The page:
October issue 2011

By | Society | Published 13 years ago

03newsliners10-11Success Stories

One has to hand it to Uzra Dawood, CEO of Dawood Capital Management Ltd. No matter what the conditions in the city, she manages to rope in a sizeable audience for her programmes and a number of impressive participants to boot. The Ladiesfund® Entrepreneurship Conference, which was initiated by her last year, was held again recently, attended largely by university students packed like sardines in the vast hall.

Hosted by Dawood Global Foundation in partnership with the British Higher Education Commission and Avari Towers, the purpose of the conference is to encourage young Pakistanis to become entrepreneurs. Two groups of panellists comprising successful entrepreneurs are invited to share their experiences with the audience and answer any queries they may have.

Like the previous year, Sidra Iqbal ably compered the conference that began with a few speeches: Dawood spoke about the benefits of virtual businesses, Gordon Gorman, GM Avari Towers, Karachi spoke on the prerequisites for entrepreneurship — mercifully he is humorous so his speech was entertaining even for those who had heard him the first time round — and Francis Campbell, British deputy high commissioner, spoke briefly and wittily on the importance of entrepreneurship in Pakistan.

The first round of panellists comprised Wajiha Malik of Olive soap, Zeenat Saeed Ahmed of Taneez, Ayaz Khan of Okra and Rohail Hyatt of Coke Studio. While the last was obviously the icing on the cake for the youngsters in the audience, it was Zeenat Saeed who impressed with her candid confessions. She had no qualms in stating that she launched Taneez with a small exhibition, but when she received an overwhelming response to her products and wished to establish an outlet, she had no capital. So she set up shop by “borrowing from all and sundry, including my driver.”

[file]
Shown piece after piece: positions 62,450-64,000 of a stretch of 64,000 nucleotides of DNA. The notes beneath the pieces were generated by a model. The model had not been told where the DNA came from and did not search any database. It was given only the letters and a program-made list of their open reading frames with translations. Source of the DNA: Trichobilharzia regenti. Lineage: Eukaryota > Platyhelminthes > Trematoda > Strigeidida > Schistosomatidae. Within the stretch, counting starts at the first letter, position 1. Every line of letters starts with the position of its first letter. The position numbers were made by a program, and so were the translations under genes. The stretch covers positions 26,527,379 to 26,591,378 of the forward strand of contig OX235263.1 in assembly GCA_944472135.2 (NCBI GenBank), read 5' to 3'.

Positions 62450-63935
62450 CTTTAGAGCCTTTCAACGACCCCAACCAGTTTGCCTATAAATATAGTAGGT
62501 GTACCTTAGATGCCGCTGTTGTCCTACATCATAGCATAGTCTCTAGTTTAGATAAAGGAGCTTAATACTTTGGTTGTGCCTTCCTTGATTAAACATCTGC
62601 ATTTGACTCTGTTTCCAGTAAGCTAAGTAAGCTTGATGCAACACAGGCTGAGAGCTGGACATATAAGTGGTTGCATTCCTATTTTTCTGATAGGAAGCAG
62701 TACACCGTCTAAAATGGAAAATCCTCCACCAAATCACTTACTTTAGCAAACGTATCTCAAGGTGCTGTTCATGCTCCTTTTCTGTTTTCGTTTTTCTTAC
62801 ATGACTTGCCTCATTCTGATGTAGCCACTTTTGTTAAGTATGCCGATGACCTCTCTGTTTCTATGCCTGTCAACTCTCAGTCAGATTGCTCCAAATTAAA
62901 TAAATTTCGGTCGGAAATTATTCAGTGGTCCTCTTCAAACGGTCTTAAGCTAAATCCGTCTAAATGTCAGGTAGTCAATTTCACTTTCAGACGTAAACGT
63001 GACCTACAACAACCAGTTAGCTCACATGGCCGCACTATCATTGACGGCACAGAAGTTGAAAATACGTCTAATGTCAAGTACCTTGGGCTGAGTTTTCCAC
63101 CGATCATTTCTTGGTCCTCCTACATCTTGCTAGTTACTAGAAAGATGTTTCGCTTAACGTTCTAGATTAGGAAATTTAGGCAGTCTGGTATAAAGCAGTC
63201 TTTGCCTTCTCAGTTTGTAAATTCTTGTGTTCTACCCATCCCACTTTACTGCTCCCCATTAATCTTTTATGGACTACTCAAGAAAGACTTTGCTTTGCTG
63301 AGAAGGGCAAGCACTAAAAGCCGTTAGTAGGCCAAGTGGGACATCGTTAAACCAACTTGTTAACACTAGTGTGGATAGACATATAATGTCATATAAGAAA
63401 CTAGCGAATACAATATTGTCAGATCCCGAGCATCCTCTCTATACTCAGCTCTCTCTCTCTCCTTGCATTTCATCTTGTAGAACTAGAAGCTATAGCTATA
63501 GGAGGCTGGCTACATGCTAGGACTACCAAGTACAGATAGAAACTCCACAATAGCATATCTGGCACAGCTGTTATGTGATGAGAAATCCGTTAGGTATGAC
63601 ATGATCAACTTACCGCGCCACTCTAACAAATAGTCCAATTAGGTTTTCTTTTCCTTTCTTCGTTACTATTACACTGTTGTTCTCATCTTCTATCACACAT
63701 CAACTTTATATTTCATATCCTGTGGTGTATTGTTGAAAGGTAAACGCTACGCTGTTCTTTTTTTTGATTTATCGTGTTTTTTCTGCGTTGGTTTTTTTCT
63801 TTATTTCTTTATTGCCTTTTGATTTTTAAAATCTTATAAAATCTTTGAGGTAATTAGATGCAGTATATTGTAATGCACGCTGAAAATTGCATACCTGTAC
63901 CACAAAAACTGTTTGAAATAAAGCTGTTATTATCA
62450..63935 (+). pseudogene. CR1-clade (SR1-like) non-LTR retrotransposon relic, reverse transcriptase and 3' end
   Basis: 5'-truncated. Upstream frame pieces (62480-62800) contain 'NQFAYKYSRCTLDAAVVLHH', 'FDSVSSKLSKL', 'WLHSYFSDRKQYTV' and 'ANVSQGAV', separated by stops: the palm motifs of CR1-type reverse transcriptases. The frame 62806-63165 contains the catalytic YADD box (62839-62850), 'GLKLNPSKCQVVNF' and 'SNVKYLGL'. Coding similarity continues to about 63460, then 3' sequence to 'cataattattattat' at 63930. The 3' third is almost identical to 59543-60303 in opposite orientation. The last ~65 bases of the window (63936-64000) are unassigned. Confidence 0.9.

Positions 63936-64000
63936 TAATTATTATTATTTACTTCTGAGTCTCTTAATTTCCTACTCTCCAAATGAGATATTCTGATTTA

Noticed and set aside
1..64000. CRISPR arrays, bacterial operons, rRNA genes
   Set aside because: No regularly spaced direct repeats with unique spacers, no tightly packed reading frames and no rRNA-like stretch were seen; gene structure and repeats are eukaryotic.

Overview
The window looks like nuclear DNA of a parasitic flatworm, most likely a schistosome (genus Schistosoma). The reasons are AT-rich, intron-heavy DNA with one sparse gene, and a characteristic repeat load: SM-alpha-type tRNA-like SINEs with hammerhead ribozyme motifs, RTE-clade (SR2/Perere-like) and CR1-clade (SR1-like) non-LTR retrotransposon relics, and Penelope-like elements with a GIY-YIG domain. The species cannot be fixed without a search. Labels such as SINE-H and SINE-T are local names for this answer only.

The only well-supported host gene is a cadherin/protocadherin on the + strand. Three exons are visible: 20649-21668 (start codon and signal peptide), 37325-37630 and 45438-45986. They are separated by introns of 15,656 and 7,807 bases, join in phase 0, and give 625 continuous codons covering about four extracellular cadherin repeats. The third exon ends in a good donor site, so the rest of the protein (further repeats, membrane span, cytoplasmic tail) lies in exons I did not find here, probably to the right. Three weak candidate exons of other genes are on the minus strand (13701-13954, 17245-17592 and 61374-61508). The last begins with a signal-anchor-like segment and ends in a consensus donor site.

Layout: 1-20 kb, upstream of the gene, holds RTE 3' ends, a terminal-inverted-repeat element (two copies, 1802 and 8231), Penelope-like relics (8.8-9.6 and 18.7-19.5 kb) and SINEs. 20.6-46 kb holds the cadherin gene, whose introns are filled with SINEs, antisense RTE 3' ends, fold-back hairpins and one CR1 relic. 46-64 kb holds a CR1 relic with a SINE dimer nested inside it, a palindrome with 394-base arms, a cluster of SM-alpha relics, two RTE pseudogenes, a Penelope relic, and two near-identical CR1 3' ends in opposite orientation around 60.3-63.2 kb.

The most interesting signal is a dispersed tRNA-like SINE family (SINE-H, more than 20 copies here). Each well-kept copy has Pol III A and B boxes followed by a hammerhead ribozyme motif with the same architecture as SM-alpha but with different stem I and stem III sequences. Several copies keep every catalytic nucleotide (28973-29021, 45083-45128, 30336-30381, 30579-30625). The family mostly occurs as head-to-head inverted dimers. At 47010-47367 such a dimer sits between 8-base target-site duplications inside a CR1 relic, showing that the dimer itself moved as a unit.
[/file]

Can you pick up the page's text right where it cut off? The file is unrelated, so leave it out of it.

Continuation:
The second panel consisting of Naheed Mashooqullah (architect), Hassan Sheheryar Yasin (designer) and Naila Naqvi (Pie In The Sky, Chatterbox), proved to be just as interesting, if not more. Naheed Mashooqullah spoke from the heart, advising everyone to “celebrate individuality.” She recalled her childhood and the fact that teachers and even friends used to mock her for her unique ideas and advised her to conform to rules. She urged all, “If you have a mad idea, just go for it.” She also mentioned that there was no correlation between academic grades and success in life, and that all children should be celebrated and encouraged as they possess the potential to do great things in life.

But Hassan Sheheryar Yasin, who had flown in from Paris Fashion Week to participate in LEC 2011, was the favourite of the day. Cheeky, witty and occasionally outrageous, he spoke confidently about how he had entered into a business partnership with two classmates after graduation but was fired within six days. Today, he has a thousand people in his employment.

An enlightening and motivating event, the funds raised from its sponsors will be utilised for fellowships and scholarships, as well as women development initiatives.

The writer is a freelance journalist based in Karachi. She also works at Hum television.